The unit works closely with collaboration partners including P-12 teachers who serve as cooperating teachers for field experiences and student teachers. The qualifications of the teachers who serve in these roles are assured of their licensure by the Kentucky Educational Professional Standards Board (EPSB). Unit faculty and qualified professionals serve as university supervisors for student teachers each semester. In this role, faculty members collaborate with cooperating teachers in preparing candidates for teaching. Faculty members also collaborate with P-12 partners through their involvement in the Kentucky Teacher Internship Program (KTIP) serving as teacher educators to first year teachers. One faculty member currently serves on the Kentucky Advisory Council for Internships with the Education Professional Standards Board (EPSB). In addition, unit faculty prepare workshops that are presented to P-12 teachers upon request. A list of these workshops is available to principals in area schools. Involvement in these activities keep faculty abreast of state requirements and changes that aid program improvement. Many adjunct professors are currently employed in P-12 schools (e.g. teachers, counselors, administrators); these instructors bring a wealth of expertise on current practice that also enhances the preparation of candidates.
The unit conceptual framework, with its theme “empowerment for learning,” provides an infrastructure for the unit’s faculty across programs that ensure the quality and consistency in our preparation of effective educators and servant leaders. Select unit faculty serve as instructors/mentors for the freshman requirement OR 100 and OR 110. During this experience, freshmen interested in the teaching profession are grouped into course sections where they plan, organize and implement a servant leadership project related to P-12 students. Some examples of servant leadership projects include remodeling the local homeless shelter with a children’s library and play area and planning activities for elementary students whose parents are incarcerated in the county detention center. Faculty serving in this capacity are provided the opportunity to identify and recruit outstanding freshmen into the educator preparation program while modeling the true meaning of servant leadership.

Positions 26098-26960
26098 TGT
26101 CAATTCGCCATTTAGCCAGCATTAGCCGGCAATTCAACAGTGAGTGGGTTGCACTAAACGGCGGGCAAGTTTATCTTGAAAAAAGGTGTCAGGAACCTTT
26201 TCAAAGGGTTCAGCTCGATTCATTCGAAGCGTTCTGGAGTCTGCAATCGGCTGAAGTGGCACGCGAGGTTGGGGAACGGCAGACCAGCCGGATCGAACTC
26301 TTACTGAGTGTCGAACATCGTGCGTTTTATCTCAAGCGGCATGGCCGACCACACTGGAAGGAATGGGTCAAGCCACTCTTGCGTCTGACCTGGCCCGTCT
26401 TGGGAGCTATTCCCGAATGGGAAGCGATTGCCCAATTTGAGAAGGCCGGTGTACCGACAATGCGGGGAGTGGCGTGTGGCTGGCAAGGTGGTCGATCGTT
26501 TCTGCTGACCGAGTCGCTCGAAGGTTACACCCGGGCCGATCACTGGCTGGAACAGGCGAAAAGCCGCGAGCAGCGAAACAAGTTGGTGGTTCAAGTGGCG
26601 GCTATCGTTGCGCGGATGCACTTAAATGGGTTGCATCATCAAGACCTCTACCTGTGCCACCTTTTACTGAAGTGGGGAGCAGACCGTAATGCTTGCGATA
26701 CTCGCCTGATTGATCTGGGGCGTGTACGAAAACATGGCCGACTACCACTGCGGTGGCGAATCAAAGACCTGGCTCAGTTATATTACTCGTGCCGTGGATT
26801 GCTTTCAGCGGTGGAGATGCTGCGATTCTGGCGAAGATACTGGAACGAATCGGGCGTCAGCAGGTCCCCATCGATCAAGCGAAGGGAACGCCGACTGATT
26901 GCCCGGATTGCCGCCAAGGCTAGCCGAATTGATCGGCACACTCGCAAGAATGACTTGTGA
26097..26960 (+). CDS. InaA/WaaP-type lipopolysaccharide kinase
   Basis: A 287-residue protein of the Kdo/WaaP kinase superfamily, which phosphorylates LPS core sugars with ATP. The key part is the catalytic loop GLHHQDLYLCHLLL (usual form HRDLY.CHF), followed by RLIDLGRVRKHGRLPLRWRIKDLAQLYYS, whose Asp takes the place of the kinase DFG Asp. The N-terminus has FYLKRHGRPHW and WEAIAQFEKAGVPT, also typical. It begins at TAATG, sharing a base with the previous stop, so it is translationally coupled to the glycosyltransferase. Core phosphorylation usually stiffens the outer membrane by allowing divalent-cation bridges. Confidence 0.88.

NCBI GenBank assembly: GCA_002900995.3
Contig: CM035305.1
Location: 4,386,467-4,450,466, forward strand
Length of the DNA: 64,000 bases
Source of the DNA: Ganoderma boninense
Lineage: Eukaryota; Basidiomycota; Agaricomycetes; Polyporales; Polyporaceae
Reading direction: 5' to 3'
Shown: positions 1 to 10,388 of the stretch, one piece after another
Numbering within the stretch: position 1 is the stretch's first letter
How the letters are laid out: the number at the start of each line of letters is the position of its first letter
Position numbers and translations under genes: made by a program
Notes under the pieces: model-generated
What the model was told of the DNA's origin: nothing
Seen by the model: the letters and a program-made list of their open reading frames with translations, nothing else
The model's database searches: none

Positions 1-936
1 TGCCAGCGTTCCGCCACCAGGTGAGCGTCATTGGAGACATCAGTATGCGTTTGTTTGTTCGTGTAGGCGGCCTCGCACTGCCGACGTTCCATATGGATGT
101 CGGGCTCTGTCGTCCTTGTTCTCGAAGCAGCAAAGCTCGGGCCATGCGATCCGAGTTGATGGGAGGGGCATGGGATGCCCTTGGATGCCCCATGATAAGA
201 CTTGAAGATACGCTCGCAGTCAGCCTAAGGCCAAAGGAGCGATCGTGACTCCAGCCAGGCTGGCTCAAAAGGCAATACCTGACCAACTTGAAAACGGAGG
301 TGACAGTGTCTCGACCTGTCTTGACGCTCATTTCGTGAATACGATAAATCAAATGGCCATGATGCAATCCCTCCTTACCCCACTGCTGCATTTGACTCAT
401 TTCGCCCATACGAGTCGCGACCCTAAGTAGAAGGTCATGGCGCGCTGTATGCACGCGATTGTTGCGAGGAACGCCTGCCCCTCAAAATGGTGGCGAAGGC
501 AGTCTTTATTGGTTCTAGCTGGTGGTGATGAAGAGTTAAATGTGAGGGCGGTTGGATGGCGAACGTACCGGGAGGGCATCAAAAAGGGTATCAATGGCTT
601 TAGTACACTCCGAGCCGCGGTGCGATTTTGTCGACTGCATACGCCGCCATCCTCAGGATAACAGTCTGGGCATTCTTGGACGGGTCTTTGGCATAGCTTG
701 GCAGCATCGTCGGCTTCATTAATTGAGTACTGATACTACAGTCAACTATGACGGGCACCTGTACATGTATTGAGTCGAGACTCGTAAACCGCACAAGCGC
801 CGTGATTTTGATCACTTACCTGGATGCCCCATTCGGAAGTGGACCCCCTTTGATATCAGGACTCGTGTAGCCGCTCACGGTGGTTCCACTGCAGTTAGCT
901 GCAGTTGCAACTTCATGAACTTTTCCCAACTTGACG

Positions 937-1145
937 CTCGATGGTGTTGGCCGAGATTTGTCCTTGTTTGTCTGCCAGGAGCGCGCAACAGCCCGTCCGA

Syllabi across the unit include the conceptual framework graphic, represented as five puzzle pieces within an inner and outer framework, showing how each piece of the puzzle works within the two frameworks to achieve the unit’s goal --“to advance scholars who are competent, caring and qualified, who can positively impact student learning, and who are committed to life-long learning in a global society” (p. 5). The puzzle pieces also link to the Kentucky Teacher Standards (KTS) and IECE KTS, showing how the unit’s vision for preparing effective teachers fits state requirements. The central puzzle piece represents student learning, which is the ultimate goal of the unit. It emphasizes the unit’s belief that the preparation of effective educators must result in impacting student learning. In addition to alignment with KTS, all professional education faculty syllabi show alignment among course objectives and national, state and professional standards.